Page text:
Thursday, April 18, 2019

Can Lollardy be considered a vigorous movement in the later fifteenth Essay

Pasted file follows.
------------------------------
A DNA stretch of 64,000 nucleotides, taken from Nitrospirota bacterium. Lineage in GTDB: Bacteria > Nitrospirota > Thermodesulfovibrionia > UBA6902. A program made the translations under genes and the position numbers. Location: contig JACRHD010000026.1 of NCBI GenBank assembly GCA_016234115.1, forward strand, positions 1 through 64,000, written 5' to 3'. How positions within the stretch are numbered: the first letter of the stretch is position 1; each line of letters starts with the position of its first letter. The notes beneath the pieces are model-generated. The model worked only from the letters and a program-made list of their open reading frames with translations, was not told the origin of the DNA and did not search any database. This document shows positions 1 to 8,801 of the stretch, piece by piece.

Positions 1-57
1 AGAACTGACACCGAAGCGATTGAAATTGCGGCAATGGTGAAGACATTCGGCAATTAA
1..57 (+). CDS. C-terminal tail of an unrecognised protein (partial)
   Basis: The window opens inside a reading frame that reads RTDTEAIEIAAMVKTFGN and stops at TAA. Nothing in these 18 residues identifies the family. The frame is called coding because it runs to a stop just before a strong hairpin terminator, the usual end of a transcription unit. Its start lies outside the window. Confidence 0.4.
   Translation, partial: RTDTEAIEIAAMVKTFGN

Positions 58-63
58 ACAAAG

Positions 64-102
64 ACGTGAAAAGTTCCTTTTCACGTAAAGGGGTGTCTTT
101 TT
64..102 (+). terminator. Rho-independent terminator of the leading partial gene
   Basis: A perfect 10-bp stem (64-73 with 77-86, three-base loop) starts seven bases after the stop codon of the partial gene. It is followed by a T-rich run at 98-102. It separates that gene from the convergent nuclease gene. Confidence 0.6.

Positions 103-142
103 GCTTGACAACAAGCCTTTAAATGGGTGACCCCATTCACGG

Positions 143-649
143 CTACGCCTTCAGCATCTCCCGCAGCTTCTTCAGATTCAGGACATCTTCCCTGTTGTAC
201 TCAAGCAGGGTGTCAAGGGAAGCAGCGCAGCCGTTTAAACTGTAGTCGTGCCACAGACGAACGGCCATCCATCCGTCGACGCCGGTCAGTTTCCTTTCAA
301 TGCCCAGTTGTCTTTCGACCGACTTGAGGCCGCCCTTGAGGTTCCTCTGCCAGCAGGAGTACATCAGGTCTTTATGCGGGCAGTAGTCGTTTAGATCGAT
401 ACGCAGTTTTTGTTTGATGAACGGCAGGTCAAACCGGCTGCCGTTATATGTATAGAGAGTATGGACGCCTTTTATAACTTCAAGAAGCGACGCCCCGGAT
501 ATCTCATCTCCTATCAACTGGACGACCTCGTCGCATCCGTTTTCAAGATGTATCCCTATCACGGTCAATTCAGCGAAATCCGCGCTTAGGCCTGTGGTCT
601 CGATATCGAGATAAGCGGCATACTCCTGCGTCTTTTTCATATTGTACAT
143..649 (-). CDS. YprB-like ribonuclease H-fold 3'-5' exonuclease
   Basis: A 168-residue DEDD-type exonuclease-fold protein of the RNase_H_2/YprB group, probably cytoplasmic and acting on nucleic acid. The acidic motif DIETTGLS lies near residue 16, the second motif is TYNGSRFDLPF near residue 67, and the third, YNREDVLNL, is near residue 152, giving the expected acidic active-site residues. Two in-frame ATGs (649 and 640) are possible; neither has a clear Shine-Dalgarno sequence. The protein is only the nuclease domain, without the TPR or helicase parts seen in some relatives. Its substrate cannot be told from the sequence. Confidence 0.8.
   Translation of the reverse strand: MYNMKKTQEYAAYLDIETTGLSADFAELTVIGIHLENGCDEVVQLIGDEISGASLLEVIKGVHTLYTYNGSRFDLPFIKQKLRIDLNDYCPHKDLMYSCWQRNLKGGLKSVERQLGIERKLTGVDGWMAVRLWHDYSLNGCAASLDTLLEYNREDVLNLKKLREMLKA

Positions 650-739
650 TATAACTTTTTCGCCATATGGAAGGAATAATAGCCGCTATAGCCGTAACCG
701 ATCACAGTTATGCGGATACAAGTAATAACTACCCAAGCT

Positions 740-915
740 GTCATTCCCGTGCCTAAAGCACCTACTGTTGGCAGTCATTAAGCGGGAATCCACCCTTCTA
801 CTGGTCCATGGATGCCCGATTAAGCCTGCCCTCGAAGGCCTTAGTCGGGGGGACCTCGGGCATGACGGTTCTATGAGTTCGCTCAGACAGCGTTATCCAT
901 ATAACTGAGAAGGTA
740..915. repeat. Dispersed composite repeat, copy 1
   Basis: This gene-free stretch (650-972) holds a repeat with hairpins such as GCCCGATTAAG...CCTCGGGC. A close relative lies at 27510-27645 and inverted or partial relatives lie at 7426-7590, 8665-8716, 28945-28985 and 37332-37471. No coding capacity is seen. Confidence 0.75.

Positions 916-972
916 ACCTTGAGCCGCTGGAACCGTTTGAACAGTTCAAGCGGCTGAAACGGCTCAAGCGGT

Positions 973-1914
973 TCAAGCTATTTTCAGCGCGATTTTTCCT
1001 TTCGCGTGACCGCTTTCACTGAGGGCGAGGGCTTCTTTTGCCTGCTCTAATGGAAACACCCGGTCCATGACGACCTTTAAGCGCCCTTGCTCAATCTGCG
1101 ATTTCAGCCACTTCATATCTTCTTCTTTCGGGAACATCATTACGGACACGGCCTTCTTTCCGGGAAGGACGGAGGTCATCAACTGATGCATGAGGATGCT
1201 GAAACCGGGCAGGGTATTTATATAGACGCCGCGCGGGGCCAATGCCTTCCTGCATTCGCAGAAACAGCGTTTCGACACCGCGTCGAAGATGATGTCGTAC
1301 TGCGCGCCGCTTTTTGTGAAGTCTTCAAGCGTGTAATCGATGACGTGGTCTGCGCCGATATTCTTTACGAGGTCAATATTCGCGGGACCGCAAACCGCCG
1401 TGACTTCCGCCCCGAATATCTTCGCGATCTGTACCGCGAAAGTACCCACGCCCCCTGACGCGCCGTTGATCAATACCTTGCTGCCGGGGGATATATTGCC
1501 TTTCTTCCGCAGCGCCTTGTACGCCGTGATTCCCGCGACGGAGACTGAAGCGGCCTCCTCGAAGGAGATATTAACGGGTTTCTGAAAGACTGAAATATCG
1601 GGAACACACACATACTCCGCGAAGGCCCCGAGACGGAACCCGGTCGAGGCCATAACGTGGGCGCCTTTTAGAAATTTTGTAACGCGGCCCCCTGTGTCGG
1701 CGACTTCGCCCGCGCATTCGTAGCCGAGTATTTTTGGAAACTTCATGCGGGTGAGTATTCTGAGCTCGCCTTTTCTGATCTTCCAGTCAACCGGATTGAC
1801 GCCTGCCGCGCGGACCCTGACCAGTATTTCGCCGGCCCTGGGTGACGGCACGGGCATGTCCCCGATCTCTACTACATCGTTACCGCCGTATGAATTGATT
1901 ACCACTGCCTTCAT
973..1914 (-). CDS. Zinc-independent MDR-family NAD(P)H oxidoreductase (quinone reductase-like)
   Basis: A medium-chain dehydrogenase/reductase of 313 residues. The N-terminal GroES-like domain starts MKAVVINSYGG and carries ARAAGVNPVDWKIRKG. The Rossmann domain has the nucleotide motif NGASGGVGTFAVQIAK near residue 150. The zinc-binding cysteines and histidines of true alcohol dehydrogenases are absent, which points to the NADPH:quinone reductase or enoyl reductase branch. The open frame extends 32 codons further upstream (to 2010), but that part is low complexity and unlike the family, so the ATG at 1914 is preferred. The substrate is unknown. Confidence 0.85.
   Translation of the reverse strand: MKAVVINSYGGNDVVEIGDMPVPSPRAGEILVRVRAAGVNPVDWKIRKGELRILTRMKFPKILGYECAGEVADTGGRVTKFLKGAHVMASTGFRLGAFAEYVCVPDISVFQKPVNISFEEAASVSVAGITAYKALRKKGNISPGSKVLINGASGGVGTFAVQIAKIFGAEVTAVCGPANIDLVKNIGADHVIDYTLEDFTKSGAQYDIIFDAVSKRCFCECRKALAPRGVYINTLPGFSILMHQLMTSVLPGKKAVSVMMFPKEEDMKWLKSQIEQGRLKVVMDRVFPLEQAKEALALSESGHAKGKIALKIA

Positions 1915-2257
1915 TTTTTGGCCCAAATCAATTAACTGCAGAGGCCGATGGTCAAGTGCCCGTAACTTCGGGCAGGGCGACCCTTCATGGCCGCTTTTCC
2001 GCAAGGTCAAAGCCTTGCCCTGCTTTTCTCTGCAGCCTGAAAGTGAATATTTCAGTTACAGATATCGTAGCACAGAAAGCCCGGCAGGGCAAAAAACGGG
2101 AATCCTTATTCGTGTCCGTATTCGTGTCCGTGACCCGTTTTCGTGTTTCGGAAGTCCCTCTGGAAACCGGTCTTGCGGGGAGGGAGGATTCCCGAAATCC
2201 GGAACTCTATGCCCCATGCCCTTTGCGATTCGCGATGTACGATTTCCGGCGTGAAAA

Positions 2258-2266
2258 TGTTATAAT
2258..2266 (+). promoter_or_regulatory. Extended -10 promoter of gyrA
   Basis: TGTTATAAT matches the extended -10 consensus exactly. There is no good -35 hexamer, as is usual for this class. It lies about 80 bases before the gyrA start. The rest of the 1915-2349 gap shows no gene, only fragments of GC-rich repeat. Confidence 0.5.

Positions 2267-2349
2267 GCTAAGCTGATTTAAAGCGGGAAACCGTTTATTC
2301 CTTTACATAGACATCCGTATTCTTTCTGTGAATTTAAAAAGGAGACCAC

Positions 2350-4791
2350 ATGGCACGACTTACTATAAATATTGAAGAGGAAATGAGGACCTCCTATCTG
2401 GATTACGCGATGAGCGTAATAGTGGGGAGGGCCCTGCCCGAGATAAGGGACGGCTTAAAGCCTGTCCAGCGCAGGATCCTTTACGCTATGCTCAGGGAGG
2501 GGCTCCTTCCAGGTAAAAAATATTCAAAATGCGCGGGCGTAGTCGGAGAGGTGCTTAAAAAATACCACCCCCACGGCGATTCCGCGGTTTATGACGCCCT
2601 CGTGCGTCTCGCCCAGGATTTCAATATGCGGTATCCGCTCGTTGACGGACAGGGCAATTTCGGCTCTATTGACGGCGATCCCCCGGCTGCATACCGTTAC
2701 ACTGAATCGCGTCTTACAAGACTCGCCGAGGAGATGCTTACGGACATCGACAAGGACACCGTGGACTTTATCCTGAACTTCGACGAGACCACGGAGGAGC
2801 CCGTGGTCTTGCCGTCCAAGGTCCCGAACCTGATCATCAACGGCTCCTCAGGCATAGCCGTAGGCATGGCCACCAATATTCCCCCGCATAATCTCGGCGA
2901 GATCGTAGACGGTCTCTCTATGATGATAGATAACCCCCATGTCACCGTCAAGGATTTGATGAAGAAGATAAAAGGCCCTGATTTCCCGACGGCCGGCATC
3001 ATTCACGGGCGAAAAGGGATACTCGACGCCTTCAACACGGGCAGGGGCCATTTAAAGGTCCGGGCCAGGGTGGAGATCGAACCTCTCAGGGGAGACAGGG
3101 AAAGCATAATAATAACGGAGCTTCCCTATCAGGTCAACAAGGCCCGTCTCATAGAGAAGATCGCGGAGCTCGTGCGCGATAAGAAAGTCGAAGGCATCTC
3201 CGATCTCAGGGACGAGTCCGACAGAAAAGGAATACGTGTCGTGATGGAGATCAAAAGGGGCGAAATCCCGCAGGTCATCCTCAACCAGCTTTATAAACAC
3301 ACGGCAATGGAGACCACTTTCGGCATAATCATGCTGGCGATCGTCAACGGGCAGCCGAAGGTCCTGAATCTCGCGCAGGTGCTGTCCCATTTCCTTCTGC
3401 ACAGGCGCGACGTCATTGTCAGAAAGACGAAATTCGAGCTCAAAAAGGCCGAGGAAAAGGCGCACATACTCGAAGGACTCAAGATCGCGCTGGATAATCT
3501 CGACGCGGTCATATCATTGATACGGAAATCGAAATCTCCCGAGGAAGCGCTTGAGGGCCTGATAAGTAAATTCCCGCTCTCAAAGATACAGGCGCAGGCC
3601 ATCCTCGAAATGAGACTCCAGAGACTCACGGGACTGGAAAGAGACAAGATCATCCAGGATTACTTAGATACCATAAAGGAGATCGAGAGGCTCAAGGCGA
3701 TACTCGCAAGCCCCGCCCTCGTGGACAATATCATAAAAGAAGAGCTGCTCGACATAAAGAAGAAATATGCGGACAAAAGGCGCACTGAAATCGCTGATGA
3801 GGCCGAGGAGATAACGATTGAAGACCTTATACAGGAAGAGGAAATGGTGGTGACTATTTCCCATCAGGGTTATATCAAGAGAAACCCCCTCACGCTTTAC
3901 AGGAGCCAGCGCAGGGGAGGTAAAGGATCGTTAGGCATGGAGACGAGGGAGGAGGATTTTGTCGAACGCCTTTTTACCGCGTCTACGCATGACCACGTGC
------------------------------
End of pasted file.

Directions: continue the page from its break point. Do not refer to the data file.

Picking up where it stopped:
Can Lollardy be considered a vigorous impetus in the later fifteenth and early sixteenth centuries - Essay lawsuitThe Lollard movement started when the followers of John Wycliff, after the death of Wycliff in 1384, started circulating Lollard doctrine around incompatible regions of the world such as Southern and central England. Continuing its connections to Oxford and considerable gentry support, Lollardy was recognised as a small but persistent sect during the fifteenth century.Different scholars have been presenting different views regarding Lollards movement. nearly consider Lollards movement as a small-scale movement resulted as a response to Wycliff teachings however, some scholars consider it as a coherent reform movement that prefigured sixteenth-century changes (Amold and Lewis 2004).2 After the emergence of Lollards movement in the fourteenth century, there has been always a dilemma regarding the nature of Lollards movement. on that pointfore, the aim of this report i s to evaluate whether Lollards movement be considered as a vigorous and coherent movement in the fifteenth and sixteenth century. variant studies have been conducted to cover the concepts of Lollards movement. Historians and scholars have been always keen to evaluate the impact on Lollardy. Before presenting arguments, analysing the solve of historians and scholars is very essential. Lollard is a problematic label and there are many issues regarding the origins, coherence and affect of this movement.3There are two extreme views regarding the Lollards movement. The first view argues that not all but most of the Lollard publications are written by Wycliffe. Therefore, Lollardy as an incoherent movement was encouraged by social and scotch grievance. This movement was primarily started to spread the thought of Wycliffe and it can be termed as either Lollardy or Wycliffism. On the other hand, the other extreme view suggests that Lollardy is not a movement but it is a gibbosity of the anxieties of monarchies or churches. The second view considers Lollardy as a coherence of diverse beliefs and practices

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